Personal health data: better portability and safe sharing

The EU Environment and Civil Liberties committees adopted their position on creating a European Health Data Space (EHDS) to boost personal health data portability and more secure sharing. The EHDS is designed to make sharing of aggregated health data for research purposes possible whereas strong privacy safeguards are planned to govern how and why sensitive data is shared. The intention is also to give citizens the right to access prescriptions, imagery and lab tests across border.


 

The creation of a European Health Data Space (EHDS), empowering citizens to control their personal healthcare data and facilitate secure sharing for research and altruistic (i.e. not-for-profit) purposes, took a step forward with the adoption of a draft Parliament position by the committees on Environment, Public Health and Food Safety, and on Civil Liberties, Justice and Home Affairs. MEPs adopted the report on Tuesday with 95 votes in favour, 18 against, and 10 abstentions.

Better healthcare with portability rights

The law would give patients the right to access their personal health data across the EU’s different healthcare systems (so-called primary use), and allow health professionals to access data on their patients. Access would include patient summaries, electronic prescriptions, medical imagery and laboratory results.

Each country would establish national health data access services based on the MyHealth@EU platform. The law would also set out rules on the quality and security of data for providers of Electronic Health Records (EHR) systems in the EU, to be monitored by national market surveillance authorities.

Data-sharing for the common good with safeguards

The EHDS would make possible the sharing of aggregated health data, including on pathogens, health claims and reimbursements, genetic data and public health registry information, for reasons of health-related public interest, including research, innovation, policy-making, education, patient safety or regulatory purposes (so-called secondary use).

At the same time, the rules would ban certain uses, for example advertising, decisions to exclude people from benefits or types of insurance, or sharing to third parties without permission. Requests to access secondary data would under these rules be handled by national bodies, which would ensure data is only provided in an anonymised or, if necessary, pseudonymised format.

In their draft position, MEPs want to make explicit permission by patients mandatory for the secondary use of certain sensitive health data, and provide for an opt-out mechanism for other data. They also want to give citizens the right to challenge a decision of a health data access body, and allow non-profit organisations to lodge complaints on their behalf. The adopted position would also expand the list of cases where a secondary use would be banned, for example in the labour market or for financial services. It would ensure that all EU countries receive sufficient funding to provide protections for the secondary use of data, and protect data falling under intellectual property rights or constituting trade secrets.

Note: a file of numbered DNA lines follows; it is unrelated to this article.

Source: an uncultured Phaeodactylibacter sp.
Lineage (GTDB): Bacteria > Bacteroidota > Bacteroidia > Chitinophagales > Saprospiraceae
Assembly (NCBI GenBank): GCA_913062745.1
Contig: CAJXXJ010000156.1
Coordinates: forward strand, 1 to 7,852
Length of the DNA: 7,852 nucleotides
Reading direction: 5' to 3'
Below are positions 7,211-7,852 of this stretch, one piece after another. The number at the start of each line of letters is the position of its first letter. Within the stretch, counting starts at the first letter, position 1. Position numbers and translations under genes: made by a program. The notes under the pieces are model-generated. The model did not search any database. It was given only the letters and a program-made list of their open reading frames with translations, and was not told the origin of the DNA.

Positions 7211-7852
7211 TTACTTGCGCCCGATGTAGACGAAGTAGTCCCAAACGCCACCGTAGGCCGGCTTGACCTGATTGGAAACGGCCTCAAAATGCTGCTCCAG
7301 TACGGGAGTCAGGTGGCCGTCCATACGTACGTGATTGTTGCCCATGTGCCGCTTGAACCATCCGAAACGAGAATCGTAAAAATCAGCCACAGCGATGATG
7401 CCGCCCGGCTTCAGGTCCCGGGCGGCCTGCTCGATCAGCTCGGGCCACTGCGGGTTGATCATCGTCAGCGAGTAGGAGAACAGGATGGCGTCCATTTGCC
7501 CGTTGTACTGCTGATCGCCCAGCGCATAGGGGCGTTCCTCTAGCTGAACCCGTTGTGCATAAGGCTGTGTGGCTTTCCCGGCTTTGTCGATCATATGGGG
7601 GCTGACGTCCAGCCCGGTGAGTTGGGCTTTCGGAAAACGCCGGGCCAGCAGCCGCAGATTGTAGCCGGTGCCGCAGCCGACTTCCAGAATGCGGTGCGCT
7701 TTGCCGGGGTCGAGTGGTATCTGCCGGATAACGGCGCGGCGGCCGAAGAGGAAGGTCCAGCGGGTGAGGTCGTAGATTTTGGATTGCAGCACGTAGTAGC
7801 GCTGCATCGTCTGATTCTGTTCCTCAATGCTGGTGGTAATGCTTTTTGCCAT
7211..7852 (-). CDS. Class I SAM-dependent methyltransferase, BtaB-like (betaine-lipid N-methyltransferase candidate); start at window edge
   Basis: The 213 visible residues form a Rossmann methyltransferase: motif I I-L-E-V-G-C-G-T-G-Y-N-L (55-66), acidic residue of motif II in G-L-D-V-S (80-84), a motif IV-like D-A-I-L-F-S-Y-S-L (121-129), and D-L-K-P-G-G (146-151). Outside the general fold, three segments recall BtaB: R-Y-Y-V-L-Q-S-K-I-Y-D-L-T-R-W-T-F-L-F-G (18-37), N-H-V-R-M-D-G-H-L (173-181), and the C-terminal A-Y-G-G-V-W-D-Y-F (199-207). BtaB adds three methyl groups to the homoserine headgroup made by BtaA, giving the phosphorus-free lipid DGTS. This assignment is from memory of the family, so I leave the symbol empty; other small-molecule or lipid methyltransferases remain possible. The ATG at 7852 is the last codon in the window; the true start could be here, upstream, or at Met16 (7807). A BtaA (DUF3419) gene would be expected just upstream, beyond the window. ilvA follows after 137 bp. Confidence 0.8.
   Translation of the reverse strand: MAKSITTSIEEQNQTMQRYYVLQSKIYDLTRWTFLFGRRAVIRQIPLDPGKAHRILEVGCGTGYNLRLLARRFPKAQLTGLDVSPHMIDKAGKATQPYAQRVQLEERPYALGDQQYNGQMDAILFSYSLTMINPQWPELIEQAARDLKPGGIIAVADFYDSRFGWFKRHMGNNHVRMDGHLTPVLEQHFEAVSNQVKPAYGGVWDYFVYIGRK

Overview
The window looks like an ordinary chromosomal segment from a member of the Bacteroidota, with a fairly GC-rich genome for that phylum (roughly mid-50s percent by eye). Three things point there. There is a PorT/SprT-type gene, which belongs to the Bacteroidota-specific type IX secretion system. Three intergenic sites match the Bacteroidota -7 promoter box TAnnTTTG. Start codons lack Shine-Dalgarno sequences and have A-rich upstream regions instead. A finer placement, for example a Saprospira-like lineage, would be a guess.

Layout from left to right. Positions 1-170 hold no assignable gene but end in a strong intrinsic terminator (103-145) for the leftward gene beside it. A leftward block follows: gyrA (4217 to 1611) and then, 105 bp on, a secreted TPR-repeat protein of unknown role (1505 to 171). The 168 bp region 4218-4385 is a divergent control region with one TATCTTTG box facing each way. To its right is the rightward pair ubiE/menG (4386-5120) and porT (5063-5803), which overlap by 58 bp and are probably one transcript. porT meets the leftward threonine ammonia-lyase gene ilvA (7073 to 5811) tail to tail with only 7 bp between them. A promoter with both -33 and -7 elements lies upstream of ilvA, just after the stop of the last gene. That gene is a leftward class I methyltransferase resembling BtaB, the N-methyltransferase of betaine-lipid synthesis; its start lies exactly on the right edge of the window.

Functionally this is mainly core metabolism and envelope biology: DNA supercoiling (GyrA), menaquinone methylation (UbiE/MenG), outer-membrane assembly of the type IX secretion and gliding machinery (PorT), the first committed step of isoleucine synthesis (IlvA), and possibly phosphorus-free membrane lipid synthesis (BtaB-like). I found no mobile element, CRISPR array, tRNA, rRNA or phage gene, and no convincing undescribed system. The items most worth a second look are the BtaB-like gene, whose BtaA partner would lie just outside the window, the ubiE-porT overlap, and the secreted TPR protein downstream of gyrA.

Quotes

Annalisa Tardino (ID, Italy), Civil Liberties Committee co-rapporteur, said: “This is a very important and technical proposal, with huge impact on, and potential for, our citizens and patients. Our text managed to find the right balance between a patient’s right to privacy and the enormous potential of digital health data, which is meant to improve healthcare quality and produce healthcare innovation.”

Tomislav Sokol (EPP, Croatia), Environment Committee co-rapporteur, said: “The European Health Data Space represents one of the central building blocks of the European Health Union and a milestone in the EU’s digital transformation. It is one of the few pieces of EU legislation where we create something completely new at the European level. The EHDS will empower citizens by enhancing healthcare at a national and cross-border level, and will facilitate the responsible sharing of health data - boosting research and innovation in the EU.”

Next steps

The draft position will now be voted on by the full house of the European Parliament in December.

Background

The European Data Strategy foresees the creation of ten data spaces in strategic fields including health, energy, manufacturing, mobility and agriculture. It is also a part of the European Health Union plan. Parliament has long requested the creation of a European Health Data Space, for example in resolutions on digital healthcare and the fight against cancer.

Currently, 25 member states are using ePrescription and Patient Summary services based on MyHealth@EU.

 



Verlag Dr. Otto Schmidt vom 05.12.2023 10:59
Quelle: EP PR of 28 November 2023

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